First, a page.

Buxhall Windmill

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Buxhall Smock Mill
Origin
Mill name Buxhall mill
Grid reference TL 996 577
Coordinates 52°10′55″N 0°55′08″E / 52.1819°N 0.9189°E / 52.1819; 0.9189Coordinates: 52°10′55″N 0°55′08″E / 52.1819°N 0.9189°E / 52.1819; 0.9189
Operator(s) Clover family
Year built 1815
Information
Purpose Corn mill
Type Smock mill
Base storeys Three-storey base
Smock sides Eight-sided smock
No. of sails Four sails
Year lost Demolished 1860
Buxhall Tower Mill
Buxhall Mill.jpg
The converted mill.
Origin
Mill name Buxhall Mill
Grid reference TL 996 577
Operator(s) Private
Year built 1860
Information
Purpose Corn mill
Type Tower mill
Storeys Three storeys
Base storeys Three-storey base
No. of sails Four Sails
Type of sails Patent sails
Windshaft Cast iron
Winding Fantail
Auxiliary power Oil engine
No. of pairs of millstones Five pairs
Other information Built on base of previous smock mill

Buxhall Mill is a tower mill at Buxhall, Suffolk, England which has been converted to residential accommodation.

History[edit]

There have been three windmills on this site. The first mill was a post mill.[1] It was marked on Joseph Hodgkinson's map of 1783 and described as "newly erected" in a newspaper report of it burning down as the result of suspected arson on 9 July 1814.[2]

The second mill was a smock mill. It was built by Samuel Wright, millwright of Needham Market. The account for building the mill reads,

Item £ s. d.
To building a smock wind Mill as per agreement 520. 15. 11¾.
To extra Studdg & partitions in wheat bin 88 feet 9 in.[3] 3. 8. 9.
To large meal hopper contg 48 feet[4] 2. 8. 0.
To a pair of pullie Blocks Irond up with Screw Eyes to do. 1. 11. 6.
Total 528. 3. 5¾.[5]

[6]

In the 1850s, a steam mill was erected close to the smock mill. It was powered by a beam engine and drove two pairs of millstones. a third pair was added at a later date, along with other machines for cleaning grain and dressing flour. This proved to be too much for the beam engine with the result that the beam broke and the engine was wrecked. The mill was worked by the Clover family until 1860 when it was dismantled. The machinery, cap and sails from the smock mill were incorporated into the new tower mill. Work started on 8 May 1860 and was completed in February 1861.[6]

Buxhall Mill was built by William Bear, the Sudbury millwright[7] at a cost of £506 6s 9d.[6] The lower three storeys formed the base of a smock mill which stood on the site previously. The mill was worked by wind until November 1929 when the sails were damaged in a storm. The swing-pot neck bearing was removed and sold to John Bryant of Pakenham mill. It was eventually installed in that mill in 1950 by Amos Clarke, the Ipswich millwright.[1] In the 1940s Buxhall mill was stripped of its millstones and refitted as an engine driven mill, in which form it worked until 1971. The mill had lost its cap by 1971, with the cap frame remaining on the top of the tower.[7]

Description[edit]

For an explanation of the various pieces of machinery, see Mill machinery.

Tower[edit]

The tower of Buxhall Mill is three storeys, built on a three-storey base of a smock mill. It is 17 feet 8 inches (5.38 m) diameter at curb level. There was a stage at second-floor level.[6]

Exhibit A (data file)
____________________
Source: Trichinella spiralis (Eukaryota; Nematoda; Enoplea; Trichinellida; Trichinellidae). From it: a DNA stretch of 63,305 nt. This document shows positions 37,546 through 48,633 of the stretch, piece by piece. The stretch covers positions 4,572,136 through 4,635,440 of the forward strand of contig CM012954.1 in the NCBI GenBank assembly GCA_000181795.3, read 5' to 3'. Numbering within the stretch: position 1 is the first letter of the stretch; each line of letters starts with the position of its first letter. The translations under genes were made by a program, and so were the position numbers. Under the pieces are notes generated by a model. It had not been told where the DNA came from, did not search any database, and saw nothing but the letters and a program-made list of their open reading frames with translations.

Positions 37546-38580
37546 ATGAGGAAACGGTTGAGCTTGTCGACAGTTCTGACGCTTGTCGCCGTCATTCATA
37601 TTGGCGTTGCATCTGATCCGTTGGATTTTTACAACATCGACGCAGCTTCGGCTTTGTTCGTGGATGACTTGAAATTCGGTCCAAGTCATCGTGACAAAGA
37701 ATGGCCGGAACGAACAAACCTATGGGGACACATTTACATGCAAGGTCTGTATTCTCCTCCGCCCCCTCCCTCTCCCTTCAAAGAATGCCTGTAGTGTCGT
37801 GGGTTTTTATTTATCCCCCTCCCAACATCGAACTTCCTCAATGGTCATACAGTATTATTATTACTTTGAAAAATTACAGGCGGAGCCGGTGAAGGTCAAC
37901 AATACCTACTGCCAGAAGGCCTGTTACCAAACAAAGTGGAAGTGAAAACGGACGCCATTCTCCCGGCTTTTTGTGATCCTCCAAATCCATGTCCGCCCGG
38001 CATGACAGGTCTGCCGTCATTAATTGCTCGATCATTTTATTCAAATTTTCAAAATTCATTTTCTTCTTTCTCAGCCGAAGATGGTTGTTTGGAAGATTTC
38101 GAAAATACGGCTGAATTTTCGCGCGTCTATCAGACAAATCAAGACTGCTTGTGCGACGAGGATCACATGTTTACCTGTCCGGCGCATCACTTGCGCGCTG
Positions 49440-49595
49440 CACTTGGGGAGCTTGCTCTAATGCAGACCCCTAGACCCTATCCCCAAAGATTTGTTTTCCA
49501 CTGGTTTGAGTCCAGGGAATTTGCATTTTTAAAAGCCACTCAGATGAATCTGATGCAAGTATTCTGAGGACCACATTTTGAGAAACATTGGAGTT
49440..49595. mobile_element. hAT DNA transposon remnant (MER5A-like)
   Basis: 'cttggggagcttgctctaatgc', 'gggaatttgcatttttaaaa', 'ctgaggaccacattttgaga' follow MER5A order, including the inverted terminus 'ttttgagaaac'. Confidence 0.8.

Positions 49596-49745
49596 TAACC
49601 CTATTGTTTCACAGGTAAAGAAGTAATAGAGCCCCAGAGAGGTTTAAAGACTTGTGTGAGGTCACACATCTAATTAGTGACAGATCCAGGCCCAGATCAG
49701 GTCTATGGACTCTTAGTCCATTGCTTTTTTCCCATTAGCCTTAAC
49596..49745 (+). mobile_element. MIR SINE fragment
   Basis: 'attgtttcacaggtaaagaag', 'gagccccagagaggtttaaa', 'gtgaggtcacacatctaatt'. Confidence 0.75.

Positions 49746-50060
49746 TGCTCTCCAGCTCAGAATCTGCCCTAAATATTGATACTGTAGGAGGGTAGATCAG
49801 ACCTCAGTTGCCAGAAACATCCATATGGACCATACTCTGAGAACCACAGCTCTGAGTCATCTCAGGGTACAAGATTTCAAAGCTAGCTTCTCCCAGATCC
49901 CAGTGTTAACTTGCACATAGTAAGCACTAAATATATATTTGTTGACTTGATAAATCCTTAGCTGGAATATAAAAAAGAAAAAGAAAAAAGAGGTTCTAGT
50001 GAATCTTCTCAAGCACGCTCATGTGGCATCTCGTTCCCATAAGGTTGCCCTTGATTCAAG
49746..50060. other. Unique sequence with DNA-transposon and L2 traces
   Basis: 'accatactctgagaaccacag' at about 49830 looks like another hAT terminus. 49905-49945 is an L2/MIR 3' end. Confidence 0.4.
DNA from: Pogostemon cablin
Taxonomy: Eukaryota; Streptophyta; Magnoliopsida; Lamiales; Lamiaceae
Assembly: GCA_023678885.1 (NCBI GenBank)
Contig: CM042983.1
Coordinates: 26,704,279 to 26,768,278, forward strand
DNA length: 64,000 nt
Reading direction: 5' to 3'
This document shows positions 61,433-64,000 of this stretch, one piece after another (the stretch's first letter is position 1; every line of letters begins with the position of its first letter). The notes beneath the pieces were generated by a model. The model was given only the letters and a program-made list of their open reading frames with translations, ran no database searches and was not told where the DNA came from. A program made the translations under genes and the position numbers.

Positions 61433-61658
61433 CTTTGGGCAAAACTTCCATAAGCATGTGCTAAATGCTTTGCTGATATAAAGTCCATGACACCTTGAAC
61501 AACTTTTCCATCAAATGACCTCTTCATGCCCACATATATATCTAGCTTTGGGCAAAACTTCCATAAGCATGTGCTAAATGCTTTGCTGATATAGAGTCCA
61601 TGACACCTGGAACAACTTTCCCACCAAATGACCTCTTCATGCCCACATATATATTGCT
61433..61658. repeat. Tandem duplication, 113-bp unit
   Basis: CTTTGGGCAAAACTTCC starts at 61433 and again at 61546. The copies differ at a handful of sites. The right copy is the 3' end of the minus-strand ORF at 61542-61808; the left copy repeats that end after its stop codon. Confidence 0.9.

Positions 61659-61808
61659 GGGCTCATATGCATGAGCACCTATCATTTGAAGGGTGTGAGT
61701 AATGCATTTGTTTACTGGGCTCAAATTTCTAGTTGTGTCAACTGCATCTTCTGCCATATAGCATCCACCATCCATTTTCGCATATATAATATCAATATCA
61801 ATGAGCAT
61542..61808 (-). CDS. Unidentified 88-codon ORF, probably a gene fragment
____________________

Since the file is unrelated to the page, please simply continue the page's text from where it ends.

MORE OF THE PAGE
Cap, sails and fantail[edit]

Buxhall Mill had a domed cap with a gallery.[6] It was 17 feet 6 inches (5.33 m) diameter and 14 feet (4.27 m) high internally.[1] The four Patent sails had eleven bays of three shutters, and spanned 80 feet (24.38 m).[1] They were carried on stocks of 55 feet (16.76 m) long, 13 inches (330 mm) square at the poll end. The sails were 33 feet 6 inches (10.21 m) long and 8 feet 6 inches (2.59 m) long. They were fitted with Catchpole's Air Brakes. These provided extra power in light winds, but acted as an effective air brake in strong winds. The windshaft weighed 38 cwt (1,930 kg) and cost £38. 0. 0. new in 1860. The cap was winded by an eight bladed fantail.[6] An unusual feature of this mill was the cast iron gutter around the curb, which collected rainwater from the cap and delivered it to the ground via a downpipe on the outside of the mill.[1]

Machinery[edit]

The mill drove four pairs of millstones, a fifth pair being described as "of small size".[7] The upright shaft was in two sections. It carried a 6 feet 2 inches (1.88 m) cast iron great spur wheel with 96 cogs. The spur wheel weighed 2 tons 13 cwt (2,693 kg) and cost £32. 0 .0 new in 1860.[6]

Millers[edit]

  • Isaac Clover 1815-44 (smock mill)
  • Clover 1860- (tower mill)
  • Clover
  • J A Clover -1971

References for above:-[6][8]

References[edit]

  1. ^ a b c d e Flint, Brian (1979). Suffolk Windmills. Woodbridge: Boydell. pp. 31, 33, 35–36, 42–43. ISBN 0-85115-112-4. 
  2. ^ Colchester Gazette, 16 July 1814 (Wailes p194-95)
  3. ^ Note: This means 88 feet 9 inches (27.05 m) linear measurement of timber.
  4. ^ Note: This means a bin with a capacity of 48 cubic feet (1.4 m3)
  5. ^ Note: Actual total should be £539. 4. 2¾.
  6. ^ a b c d e f g h Wailes, Rex (1954). The English Windmill. London: Routledge & Kegan Paul. pp. 194–205, Plate IIIa. 
  7. ^ a b c Dolman, Peter (1978). Windmills in Suffolk. Ipswich: Suffolk Mills Group. pp. 14, 41. ISBN 0-9506447-0-6. 
  8. ^ "The Village of Buxhall, Suffolk". Fuller. Retrieved 24 May 2009. 

External links[edit]